Barack Obama’s record and vision on education stands in stark contrast to the approach favored by Romney. Now, to be sure, Obama has rankled many of those on the left with some of his education policies.
For instance, the Race to the Top initiative rewarded states that increased the number of charter schools, put in place teacher evaluation systems, and relied more heavily on standardized testing. And while he has yet to comprehensively revisit and revise No Child Left Behind, Obama has offered states relief from some of its most severe mandates which are due to kick in by 2014. With these policies, he has taken a more moderate approach that has not always played well with the base of the Democratic Party.
But with these reforms, the Obama administration has also promised to reward school districts across the country with more resources.
On the whole, however, there can be little denying that Obama sees education as the public good that it is. This is why he appropriated $100 billion of the American Recovery and Reinvestment Act of 2009 to education. At a time when state budgets were cratering, Obama saved 300,000 education jobs and prevented more than 160,000 teachers from being laid off or fired—something that would have begun the wholesale dismantling of public education in the United States.
This is why he took the bold step to remove the “middleman” in the college loan process by making the government the prime lender for student loans. With the savings from the sweetheart deal for banks, Obama doubled funding for Pell Grants to $17 billion and raised the amount of each award by more than 10 percent. More than 9 million college students took advantage of Pell Grants in 2011—a 50-percent increase from 2008.
The unprecedented levels of investment Obama has made in education through these policies and others (including tax credits for families to send their children to college and competitive grants for community colleges) undergirds his administration’s view that education is a public good for all to share—not because it is based on some idea of bleeding heart “charity” or, as the Tea Party likes to remind us, that he is a “socialist.”
It is in keeping with the most fundamental of all beliefs that Americans hold dear: The way to upward mobility is through self-improvement, and the way to self-improvement is through education.
In the name of “liberty,” Republicans believe that government should have little or no role to play in the choices we make; instead, they say these should be shaped by the laws of the market. That might work when someone is buying a Cadillac, a dressage horse, or hiring landscapers for one of his houses. It doesn’t work in education. Education is not a product that is transmitted from private buyer to seller on the open market.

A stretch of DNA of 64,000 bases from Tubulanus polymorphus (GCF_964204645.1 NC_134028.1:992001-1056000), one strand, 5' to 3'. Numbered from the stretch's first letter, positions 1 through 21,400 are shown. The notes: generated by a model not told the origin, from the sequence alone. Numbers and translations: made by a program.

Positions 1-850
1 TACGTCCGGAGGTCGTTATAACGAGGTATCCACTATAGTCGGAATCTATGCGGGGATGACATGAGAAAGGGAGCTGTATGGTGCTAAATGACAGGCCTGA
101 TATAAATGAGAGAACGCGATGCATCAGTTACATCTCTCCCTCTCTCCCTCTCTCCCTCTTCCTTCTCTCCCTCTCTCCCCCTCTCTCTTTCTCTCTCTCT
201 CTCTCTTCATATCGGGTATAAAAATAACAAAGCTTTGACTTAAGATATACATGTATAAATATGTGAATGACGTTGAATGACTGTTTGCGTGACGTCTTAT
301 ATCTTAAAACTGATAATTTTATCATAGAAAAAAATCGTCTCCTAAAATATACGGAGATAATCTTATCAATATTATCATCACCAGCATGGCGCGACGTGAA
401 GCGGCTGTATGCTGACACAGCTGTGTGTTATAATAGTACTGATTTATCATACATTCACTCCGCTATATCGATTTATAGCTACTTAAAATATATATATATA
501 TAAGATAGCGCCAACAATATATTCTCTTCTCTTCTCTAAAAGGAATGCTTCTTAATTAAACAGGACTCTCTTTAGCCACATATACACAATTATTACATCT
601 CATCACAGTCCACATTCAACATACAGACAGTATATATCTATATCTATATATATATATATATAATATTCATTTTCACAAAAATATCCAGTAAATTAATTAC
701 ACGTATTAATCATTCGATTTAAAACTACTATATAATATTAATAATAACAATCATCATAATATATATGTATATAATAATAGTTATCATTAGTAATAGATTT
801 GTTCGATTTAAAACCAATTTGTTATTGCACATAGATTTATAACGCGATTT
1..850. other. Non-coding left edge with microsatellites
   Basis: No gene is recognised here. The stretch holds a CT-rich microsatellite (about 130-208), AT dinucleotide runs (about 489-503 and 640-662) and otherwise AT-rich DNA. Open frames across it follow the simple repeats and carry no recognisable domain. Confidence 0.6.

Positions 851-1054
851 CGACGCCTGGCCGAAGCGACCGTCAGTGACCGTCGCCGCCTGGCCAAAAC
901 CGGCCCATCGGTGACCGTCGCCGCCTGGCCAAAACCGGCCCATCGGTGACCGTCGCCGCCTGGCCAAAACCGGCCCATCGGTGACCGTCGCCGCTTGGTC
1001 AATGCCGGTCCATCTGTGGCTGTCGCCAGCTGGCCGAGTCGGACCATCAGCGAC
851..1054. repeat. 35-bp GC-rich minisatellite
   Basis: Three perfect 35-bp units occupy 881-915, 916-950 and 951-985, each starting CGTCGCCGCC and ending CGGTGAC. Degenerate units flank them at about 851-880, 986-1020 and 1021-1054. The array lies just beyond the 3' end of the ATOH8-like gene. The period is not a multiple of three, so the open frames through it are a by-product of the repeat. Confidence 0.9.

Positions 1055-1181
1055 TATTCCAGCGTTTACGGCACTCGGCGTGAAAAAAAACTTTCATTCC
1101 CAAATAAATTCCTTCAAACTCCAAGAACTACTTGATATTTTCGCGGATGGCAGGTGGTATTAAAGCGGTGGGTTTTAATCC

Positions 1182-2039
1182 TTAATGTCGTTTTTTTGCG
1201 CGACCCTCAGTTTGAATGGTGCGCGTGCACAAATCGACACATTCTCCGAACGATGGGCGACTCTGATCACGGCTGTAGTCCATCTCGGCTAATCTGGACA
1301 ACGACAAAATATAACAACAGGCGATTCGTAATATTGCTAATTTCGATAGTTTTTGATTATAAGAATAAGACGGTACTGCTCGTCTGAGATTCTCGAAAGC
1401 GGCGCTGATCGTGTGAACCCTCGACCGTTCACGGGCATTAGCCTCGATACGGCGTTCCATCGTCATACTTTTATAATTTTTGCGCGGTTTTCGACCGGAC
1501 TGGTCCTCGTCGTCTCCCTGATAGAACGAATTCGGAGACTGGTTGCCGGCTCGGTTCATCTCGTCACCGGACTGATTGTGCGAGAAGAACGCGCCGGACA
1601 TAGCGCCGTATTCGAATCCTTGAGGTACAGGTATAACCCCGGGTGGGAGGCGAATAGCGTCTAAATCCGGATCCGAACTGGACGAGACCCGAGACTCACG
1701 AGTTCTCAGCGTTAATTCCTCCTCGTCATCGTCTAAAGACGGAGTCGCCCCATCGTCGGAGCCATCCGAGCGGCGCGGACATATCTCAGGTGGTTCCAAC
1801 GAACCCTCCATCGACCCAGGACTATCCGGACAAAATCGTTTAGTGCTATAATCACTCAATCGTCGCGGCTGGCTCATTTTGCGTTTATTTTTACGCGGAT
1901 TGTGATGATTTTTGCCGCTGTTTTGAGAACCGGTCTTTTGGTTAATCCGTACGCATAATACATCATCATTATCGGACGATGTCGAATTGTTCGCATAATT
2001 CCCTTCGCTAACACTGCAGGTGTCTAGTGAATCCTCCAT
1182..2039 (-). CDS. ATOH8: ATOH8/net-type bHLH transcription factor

Yes, it is a form of “investment”—but it is a different form of investment from the commodities Mitt Romney is used to buying and selling. More than anything, education is a process that has a societal investment at its core. The teacher invests her time in her talents, and she then invests her time in her students, who then invest their time in their self-development and self-improvement. Parents and other family members invest their time in that process as well.
As a taxpayer, I invest in that entire process with my tax dollars for people I will never meet. The community reaps the rewards of those investments by having a well-educated, autonomous, productive citizenry—which is precisely what makes education a public good.
It is doubtful that Obama will articulate his views on education in this way. But at the core of his approach and those who support him, there is an unmistakable belief in education as a public good, and that the other side’s approach to education is fundamentally misguided for many of the reasons cited above. Some things are too important to be left to the market, and not all things should be run as a business. And just maybe, businessmen don’t make good presidents.
One could imagine a different scenario than the one that took place in 2008. Mitt Romney wins the Republican nomination against John McCain and then defeats Barack Obama in the general election. In the depths of the Great Recession, what does President Romney do?
He cuts taxes on the wealthy further, lets nearly a half-million education jobs dry up, continues to allow private banks to swallow people in student debt, deregulates higher education so more for-profit boondoggles crop up, allows for more for-profit charter schools, cuts Pell Grant funding, dismantles the Department of Education and consolidates it into another federal agency or simply does away with it altogether, and moves away from any type of federal standards for our education system. And oh yes—he lets Detroit go bankrupt, costing another 2 million jobs.
Pick any of those you want as your reason to vote for Barack Obama this fall.
Christopher Malone, Ph.D., is an associate professor and chair of the Department of Political Science at Pace University.